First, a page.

Christianity turns 1980 years old

On the morning of 5 April, AD 33, women carrying spices to anoint the corpse of Jesus of Nazareth discovered that the tomb in which the corpse had been put was empty. One of them, Mary Magdalene, instantly concludes that the body had been stolen. Within hours, however, the story that Jesus had risen from death and walked out of the tomb alive was circulating among his disciples.

How is it that this story became Christianity’s ‘official’ explanation for what happened to Jesus?

The rise of Christianity is predicated on the claim of Jesus’ resurrection. If the resurrection were merely a fictional or mythological portrayal of ultimate vindication, then Jesus’ remains would still have occupied the tomb in which he’d been laid. If this were so, then the claim of resurrection could have been easily countered factually, for people could have gone to the tomb, opened it up, and seen the body. It would have been easy to produce the body, then, and prove the production of the myth. However, this never happened. Nor did anyone claim that the resurrection was actually a mythical claim. The resurrection claim seems to have been understood as actual—that is, the claim was that Jesus physically walked out of his tomb. And there appears to have been no evidence available to counter this claim. If there were, Christianity never would have gotten off the ground 1980 years ago. But it did!

So what was going on?

We’re left with a few possible scenarios. Possibly there was a hoax going on—the most successful in history, and for which the instigators were willing to be martyred. It just might be that Jesus’ followers, who had all abandoned him to save their own skins, now tried to save their own reputations by rehabilitating the reputation of their fallen master. In this way, they could claim to have followed the ultimate winner and not have been stigmatised for their association with him. But if so, this failed miserably, for they were stigmatised anyway, and they eventually did lose their own skins. So if the resurrection were a hoax, then we have to give the disciples full marks for commitment to fraud that backfired on them anyway, and superb pride at not being willing to admit it.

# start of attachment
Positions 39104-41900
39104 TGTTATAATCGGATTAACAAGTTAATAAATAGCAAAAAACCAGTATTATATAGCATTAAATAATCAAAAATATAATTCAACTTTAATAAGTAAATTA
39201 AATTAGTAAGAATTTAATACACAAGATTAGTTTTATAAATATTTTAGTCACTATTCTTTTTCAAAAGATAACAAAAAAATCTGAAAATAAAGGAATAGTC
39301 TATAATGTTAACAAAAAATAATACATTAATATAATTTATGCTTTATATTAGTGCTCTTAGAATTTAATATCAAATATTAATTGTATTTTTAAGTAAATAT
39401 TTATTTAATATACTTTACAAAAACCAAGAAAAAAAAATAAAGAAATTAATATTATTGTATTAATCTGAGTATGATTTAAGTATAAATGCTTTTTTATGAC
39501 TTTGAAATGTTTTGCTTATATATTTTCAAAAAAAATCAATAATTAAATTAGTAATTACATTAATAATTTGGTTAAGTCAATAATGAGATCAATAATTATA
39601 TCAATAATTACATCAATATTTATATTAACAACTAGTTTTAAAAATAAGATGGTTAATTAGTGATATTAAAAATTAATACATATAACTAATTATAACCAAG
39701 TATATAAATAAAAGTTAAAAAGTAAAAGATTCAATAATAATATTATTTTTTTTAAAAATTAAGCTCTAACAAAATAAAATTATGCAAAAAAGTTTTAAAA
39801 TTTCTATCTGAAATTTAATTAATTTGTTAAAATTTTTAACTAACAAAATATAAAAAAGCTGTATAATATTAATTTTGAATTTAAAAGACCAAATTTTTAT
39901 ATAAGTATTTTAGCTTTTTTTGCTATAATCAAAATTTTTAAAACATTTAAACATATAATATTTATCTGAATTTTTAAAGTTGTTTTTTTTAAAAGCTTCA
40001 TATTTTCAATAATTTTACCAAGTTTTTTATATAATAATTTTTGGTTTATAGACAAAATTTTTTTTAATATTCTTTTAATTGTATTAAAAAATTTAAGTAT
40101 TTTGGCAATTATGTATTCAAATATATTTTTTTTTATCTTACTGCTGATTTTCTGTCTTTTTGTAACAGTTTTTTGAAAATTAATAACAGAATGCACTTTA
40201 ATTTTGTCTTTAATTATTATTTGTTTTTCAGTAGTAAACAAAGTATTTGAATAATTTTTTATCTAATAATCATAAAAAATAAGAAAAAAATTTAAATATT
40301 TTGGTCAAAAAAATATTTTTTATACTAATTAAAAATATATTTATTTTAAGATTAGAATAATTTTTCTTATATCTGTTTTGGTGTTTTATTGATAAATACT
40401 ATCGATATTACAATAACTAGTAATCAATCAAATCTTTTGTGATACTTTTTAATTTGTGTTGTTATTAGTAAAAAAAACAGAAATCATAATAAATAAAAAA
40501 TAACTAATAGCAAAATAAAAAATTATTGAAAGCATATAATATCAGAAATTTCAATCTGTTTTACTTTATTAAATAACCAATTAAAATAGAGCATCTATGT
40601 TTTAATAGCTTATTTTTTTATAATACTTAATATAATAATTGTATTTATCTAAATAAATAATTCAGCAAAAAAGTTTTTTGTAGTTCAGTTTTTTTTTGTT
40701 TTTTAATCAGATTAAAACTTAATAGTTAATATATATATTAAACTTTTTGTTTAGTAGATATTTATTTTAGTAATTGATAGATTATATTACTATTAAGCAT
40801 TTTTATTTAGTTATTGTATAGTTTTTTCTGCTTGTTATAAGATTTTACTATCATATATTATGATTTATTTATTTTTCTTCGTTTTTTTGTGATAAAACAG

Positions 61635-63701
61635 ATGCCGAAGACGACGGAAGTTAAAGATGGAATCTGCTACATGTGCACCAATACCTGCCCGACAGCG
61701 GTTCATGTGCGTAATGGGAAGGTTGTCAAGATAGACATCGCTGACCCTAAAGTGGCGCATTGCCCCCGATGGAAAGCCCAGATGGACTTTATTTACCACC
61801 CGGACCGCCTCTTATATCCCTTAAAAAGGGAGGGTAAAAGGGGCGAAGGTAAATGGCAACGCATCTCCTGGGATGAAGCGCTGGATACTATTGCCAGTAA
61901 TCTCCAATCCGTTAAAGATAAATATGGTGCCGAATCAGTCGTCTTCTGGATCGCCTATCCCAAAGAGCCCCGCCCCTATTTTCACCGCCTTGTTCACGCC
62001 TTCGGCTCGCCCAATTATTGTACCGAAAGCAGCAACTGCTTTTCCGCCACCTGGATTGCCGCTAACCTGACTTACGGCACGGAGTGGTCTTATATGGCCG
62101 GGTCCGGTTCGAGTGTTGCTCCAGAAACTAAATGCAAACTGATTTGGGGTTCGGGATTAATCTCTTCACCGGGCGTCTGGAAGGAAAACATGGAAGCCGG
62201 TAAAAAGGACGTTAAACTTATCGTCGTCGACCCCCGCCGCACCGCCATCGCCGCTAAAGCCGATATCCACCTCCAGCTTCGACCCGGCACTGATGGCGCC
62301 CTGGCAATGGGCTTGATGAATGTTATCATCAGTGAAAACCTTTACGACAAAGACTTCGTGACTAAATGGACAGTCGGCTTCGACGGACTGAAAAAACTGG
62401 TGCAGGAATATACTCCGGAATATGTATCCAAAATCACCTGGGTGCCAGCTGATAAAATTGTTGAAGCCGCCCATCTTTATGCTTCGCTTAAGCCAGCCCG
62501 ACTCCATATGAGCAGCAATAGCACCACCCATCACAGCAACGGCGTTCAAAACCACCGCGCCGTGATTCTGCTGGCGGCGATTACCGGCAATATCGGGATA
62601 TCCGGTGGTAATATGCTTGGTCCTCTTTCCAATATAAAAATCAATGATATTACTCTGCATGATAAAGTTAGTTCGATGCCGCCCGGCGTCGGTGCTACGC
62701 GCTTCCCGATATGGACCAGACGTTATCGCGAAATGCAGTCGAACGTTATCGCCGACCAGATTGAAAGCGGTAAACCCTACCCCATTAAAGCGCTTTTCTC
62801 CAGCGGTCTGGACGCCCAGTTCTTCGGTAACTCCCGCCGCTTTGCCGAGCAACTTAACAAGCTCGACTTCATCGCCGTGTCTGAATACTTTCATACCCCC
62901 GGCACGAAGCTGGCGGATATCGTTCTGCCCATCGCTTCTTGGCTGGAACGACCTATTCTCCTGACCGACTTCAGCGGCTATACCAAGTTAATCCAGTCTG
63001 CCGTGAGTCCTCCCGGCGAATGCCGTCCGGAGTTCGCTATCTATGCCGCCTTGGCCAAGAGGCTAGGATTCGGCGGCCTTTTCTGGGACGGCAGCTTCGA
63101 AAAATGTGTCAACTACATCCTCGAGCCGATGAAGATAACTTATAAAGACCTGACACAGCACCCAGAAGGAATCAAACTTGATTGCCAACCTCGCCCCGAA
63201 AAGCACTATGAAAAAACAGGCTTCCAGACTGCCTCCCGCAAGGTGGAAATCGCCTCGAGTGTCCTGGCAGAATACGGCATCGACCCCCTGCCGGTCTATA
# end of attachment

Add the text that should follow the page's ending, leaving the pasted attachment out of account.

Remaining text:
Alternatively, grave robbers took Jesus’ body. However, this would be a very odd thing, since bodies themselves were not valuable to grave robbers. Bodies rotted! It was, rather, the spices, linen and other trinkets buried with a body that were valuable. But there were no spices applied to Jesus’ corpse when he was buried. The Sabbath evening was approaching when Jesus’ corpse was removed from his cross, and he was hastily buried without the unguents to mask the smell of decomposition. The women who came to the tomb on the morning after the Sabbath were, in fact, coming to add those unguents to the body when they found the tomb empty. And the linen was found in the tomb. In other words, the only thing of value in the tomb, the linen, was not taken. Despite this oddity, the first explanation entertained by Mary Magdalene, one of those women, was that Jesus’ body had been taken. And yet, she changed her story. Why?